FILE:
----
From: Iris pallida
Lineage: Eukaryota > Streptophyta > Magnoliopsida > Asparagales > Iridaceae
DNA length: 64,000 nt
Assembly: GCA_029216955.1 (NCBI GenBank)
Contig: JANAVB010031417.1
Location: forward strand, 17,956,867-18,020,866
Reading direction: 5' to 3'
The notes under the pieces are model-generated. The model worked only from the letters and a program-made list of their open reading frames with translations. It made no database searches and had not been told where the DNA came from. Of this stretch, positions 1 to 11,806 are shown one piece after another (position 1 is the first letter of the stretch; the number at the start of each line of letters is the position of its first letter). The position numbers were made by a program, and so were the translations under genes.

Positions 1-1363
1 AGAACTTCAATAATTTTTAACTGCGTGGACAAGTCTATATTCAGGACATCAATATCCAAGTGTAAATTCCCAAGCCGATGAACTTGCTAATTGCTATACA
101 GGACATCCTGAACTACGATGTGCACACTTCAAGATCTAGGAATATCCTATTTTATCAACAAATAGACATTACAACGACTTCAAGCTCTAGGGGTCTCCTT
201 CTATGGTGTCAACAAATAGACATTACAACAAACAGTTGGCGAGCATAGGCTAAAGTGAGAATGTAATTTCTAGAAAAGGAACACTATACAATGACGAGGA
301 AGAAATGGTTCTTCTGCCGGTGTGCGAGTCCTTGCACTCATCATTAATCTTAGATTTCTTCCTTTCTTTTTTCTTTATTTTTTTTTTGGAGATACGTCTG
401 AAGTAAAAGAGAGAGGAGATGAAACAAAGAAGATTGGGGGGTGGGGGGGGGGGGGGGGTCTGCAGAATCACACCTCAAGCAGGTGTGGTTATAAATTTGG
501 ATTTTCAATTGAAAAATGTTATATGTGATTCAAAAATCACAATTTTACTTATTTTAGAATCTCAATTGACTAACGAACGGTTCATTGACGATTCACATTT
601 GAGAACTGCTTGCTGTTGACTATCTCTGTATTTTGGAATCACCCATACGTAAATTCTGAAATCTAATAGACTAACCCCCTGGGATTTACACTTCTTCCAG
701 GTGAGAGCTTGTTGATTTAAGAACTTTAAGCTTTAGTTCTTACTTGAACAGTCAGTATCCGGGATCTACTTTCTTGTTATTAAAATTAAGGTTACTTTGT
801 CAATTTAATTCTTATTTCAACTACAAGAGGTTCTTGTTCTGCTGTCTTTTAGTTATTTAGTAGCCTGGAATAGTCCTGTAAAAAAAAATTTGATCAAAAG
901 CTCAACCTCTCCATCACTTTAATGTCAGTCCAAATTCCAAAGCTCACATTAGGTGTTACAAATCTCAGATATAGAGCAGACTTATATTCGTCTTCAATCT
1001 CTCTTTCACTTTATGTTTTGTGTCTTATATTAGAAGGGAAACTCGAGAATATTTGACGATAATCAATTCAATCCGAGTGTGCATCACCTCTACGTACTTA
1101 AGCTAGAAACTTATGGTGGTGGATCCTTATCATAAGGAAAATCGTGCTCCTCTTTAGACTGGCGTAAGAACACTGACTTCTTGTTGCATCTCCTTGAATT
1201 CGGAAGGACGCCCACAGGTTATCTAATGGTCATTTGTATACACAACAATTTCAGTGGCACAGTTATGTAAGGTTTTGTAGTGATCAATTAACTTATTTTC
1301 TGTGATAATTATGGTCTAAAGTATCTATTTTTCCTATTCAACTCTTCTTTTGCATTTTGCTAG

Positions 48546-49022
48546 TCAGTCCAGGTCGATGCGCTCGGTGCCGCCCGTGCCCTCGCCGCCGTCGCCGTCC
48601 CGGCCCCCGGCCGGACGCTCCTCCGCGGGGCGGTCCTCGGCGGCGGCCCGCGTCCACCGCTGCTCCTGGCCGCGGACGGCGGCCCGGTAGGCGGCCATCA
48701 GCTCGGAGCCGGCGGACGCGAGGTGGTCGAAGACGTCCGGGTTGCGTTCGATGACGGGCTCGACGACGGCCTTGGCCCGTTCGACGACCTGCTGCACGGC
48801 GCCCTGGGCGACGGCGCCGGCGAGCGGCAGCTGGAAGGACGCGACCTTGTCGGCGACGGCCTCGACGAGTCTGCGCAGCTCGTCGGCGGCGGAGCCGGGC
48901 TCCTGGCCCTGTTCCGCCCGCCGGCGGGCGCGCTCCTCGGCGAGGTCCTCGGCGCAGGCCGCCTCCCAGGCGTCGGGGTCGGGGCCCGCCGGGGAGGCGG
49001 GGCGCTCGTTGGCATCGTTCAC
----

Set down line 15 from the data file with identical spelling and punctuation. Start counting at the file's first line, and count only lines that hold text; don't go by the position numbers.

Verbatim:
501 ATTTTCAATTGAAAAATGTTATATGTGATTCAAAAATCACAATTTTACTTATTTTAGAATCTCAATTGACTAACGAACGGTTCATTGACGATTCACATTT